Exploits for the CVE-2010-2568 vulnerability in LNK-files are the most interesting. Stuxnet pioneered this group. The vulnerability was detected around the end of July and a patch was released by Microsoft on 2 August. The vulnerability enables malicious programs to be distributed quite easily via removable media, primarily USB flash-drives. Until recently, to distribute malware via flash-drives, the cybercriminals resorted to specially created autorun.inf files. Such files can be detected quite readily by current antivirus technologies.
The vulnerability in LNK-files enables executables to be launched from a flash-drive without any action on the part of the user. The cybercriminals have created a special LNK-file for this purpose, which when displayed in the file manager, e.g. in Microsoft Explorer, will run the malicious code. The computer is infected as soon as a user opens the folder to view the contents of the infected device.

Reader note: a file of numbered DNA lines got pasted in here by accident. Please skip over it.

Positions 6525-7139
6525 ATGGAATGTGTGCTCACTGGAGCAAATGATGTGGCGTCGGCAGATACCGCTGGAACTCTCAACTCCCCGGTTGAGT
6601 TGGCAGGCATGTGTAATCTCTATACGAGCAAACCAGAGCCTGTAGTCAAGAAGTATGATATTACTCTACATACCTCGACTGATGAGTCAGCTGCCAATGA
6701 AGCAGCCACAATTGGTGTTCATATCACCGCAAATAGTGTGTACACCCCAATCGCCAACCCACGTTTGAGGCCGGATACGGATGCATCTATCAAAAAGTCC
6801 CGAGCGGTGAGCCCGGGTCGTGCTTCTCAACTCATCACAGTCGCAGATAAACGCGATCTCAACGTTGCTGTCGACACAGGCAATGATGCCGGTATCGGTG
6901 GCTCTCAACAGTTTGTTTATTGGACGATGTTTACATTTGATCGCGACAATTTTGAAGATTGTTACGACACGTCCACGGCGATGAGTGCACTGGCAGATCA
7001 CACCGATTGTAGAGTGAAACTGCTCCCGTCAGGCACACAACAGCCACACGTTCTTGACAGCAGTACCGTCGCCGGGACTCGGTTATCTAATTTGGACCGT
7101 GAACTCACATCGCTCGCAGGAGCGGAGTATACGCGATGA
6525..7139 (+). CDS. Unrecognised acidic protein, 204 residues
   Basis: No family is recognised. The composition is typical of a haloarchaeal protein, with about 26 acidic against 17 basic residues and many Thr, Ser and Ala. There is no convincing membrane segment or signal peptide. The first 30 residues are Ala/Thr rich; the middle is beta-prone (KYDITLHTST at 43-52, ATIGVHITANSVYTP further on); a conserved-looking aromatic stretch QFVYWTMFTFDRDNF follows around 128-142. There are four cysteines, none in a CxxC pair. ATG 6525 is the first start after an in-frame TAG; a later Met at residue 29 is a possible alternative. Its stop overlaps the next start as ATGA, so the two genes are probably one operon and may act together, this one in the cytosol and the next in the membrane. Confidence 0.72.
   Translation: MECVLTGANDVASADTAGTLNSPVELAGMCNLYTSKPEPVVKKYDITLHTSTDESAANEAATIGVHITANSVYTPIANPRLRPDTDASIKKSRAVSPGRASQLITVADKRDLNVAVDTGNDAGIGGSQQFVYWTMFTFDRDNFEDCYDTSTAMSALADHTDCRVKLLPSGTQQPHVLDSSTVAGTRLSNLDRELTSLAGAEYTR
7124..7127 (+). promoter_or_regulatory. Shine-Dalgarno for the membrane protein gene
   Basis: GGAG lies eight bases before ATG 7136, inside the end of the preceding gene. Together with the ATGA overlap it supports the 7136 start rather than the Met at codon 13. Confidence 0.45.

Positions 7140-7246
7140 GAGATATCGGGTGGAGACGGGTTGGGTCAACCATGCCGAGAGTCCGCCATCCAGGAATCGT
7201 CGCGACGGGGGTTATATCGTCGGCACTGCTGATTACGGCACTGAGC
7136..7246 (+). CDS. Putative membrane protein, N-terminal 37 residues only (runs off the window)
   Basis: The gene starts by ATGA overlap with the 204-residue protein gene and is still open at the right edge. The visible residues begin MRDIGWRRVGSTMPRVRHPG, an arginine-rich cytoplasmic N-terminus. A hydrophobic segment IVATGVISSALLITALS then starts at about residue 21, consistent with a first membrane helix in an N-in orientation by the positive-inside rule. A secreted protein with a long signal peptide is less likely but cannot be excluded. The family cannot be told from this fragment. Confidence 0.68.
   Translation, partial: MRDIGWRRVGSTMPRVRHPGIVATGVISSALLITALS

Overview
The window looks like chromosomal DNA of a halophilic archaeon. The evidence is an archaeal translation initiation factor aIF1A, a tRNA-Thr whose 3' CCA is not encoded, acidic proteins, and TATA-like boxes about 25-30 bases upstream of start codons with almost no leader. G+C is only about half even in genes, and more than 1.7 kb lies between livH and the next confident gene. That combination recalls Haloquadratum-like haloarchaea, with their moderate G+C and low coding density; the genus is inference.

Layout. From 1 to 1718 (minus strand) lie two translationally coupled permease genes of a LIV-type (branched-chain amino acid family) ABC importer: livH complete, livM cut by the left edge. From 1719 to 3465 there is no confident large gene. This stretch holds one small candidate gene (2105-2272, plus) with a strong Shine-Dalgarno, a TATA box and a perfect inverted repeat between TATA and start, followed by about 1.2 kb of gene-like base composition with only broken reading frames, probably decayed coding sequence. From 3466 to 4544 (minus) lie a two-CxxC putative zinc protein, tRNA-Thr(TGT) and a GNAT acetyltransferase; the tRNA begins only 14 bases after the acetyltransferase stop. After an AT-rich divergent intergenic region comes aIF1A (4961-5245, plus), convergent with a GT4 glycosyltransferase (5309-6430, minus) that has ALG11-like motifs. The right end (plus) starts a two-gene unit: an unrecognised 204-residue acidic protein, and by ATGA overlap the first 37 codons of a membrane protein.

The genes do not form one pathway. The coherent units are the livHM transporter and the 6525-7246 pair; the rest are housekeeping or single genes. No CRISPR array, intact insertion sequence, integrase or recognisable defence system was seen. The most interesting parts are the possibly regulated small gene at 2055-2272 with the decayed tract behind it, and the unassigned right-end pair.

After the cybercriminals got to know about this wondrous opportunity, other virus writers also started to actively use it. In particular, we recorded Sality and Zbot (ZeuS) making use of the exploit for the vulnerability in LNK-files. This quarter, 6% of KSN users faced exploit attacks via the CVE-2010-2568 vulnerability.
In the third quarter of 2010, Kaspersky Lab detected over 31.4 million unpatched vulnerable applications and sites.
The Top 10 most common software vulnerabilities found on users’ computers are listed in the table below.